Work Bracelet From Right to Left
Start your project with a length of beading thread about two armlengths long. Thread your needle, and pick up the glass beads for your first row.
When you go to the left, make sure you are going underneath your warp threads. Pass your needle back through the same row of beads you just put on the loom. As you pass through the beads (left to right) you are securing your beads.
You will know if your needle was not correctly positioned on the initial pass because you will have bead(s) pop loose. Simply pull the thread back out and rework that row.
If you're left-handed you can work left to right on the beading loom. You will string the beads on (going under the outside warp threads) as you go to the right, then over on the return pass back through the same beads.
Julie Rofman's Beaded Cuffs
Tribal Look Beaded Bracelets
While searching for beading patterns, I came across some gorgeous Julie Rofman Colorful Beaded Cuff bracelets. Her work appears in Vogue and she uses a sliding clasp so the bracelets accommodate all wrist sizes. I love the colorful play of her designs.
Using Accent Beads in Your Bracelet Design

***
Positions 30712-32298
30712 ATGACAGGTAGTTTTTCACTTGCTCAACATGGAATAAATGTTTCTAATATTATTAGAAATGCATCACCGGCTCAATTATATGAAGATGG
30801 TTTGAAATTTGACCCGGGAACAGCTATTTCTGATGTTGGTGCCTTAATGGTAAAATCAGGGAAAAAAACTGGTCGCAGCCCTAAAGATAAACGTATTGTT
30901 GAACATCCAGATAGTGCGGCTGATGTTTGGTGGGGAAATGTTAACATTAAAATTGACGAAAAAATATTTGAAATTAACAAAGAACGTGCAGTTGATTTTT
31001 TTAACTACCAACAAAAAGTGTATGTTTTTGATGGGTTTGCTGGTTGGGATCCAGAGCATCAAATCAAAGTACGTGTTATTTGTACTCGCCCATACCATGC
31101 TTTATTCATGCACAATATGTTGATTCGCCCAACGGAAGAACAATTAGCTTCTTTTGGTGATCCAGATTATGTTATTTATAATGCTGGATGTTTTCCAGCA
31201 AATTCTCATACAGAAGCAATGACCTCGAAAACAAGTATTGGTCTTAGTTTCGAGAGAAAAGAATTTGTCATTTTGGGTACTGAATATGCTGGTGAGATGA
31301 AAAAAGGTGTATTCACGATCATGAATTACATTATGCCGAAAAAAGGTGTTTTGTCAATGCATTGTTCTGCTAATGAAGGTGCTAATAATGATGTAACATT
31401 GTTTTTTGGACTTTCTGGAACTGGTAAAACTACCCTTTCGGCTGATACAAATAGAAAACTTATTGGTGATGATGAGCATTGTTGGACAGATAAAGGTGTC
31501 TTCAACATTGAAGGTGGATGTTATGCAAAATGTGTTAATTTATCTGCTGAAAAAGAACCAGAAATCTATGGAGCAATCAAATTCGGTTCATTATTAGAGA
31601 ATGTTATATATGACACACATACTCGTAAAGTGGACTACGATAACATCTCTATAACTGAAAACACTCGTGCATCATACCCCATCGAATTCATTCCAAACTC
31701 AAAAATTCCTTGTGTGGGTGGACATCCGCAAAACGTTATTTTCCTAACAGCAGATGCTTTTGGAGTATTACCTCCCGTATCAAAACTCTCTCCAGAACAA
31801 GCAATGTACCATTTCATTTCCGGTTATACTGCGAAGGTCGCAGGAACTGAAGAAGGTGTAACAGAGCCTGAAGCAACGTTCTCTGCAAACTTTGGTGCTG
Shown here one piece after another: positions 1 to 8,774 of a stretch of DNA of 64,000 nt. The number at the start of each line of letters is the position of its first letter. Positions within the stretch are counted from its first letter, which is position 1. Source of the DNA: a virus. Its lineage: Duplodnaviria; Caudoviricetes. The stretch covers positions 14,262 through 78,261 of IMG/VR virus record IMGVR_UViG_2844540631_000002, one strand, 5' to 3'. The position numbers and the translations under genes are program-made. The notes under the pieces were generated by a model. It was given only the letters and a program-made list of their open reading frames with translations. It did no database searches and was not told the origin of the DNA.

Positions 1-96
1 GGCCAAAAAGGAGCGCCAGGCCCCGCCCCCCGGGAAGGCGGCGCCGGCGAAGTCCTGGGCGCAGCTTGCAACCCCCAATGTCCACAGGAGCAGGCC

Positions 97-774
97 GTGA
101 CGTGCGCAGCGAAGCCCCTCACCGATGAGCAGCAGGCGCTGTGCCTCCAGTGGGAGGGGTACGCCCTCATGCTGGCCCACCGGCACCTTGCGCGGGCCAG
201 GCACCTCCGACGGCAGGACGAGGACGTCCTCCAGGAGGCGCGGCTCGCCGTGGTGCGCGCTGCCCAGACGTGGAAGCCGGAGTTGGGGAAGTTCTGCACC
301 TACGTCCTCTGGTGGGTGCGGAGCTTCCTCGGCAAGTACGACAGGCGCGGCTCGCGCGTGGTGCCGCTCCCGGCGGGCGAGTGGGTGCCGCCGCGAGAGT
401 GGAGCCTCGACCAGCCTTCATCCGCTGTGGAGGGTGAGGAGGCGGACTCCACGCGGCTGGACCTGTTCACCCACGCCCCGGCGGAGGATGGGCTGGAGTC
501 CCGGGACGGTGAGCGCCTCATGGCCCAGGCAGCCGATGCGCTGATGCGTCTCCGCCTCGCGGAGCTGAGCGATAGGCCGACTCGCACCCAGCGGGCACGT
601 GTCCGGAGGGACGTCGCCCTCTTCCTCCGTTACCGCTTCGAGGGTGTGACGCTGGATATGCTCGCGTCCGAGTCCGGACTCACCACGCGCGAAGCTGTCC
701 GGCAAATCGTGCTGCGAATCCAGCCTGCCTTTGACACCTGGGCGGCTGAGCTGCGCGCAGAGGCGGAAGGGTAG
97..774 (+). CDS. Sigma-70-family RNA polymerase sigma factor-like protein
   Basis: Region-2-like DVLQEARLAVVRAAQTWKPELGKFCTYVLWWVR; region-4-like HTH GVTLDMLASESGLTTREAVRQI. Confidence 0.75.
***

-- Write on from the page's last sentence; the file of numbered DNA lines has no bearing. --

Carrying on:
For a bohemian flair, try adding a few unusual beads to your bracelet designs. I like to add an assortment of 4 mm Swarovski crystal bicone beads, semiprecious stones like amethyst and labradorite, metal beads like sterling silver spacers, and Czech glass beads to my bracelets. The accent beads do not have to be exactly the same size as your main beads. You can manipulate the warp threads (using your non dominant hand to guide them between the accent beads) and experiment with different bead sizes. Check the newly added row to see how the beads fit with your overall design. If you don't like the way the beads look, simply remove that row of stitching.
Jewelry Design Inspiration
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Finish Off Your Beaded Bracelet
To finish the bracelet, go back through all rows one more time with a length of thread tied to your original thread tail. I sell my beaded bracelets and want to be sure that my pieces are secure. I always do additional rows of stitching to keep the beaded rows in place. Continue until all that is left is a very small thread tail. Then tuck the tail in by doing additional weaving with your needle. As I remove one end of the bracelet from the loom, I snip the threads anchoring the piece to the loom. I divide these threads at the end into three sections. I knot the 3 threads together twice. Then I repeat the same cutting and knotting technique on the other side.
I use a three hole silver-plated hook clasp with an extender chain and carefully secure each set of threads to the clasp with stitching. Once my clasp is in place I use clear nail polish to keep the knots secure and protect the threads from wear and tear. Yes, this type of clasp is time-consuming to secure but I get an adjustable piece that feels great on your wrist. Now you can get started making your own beaded bracelets.
© 2014 Heather Walton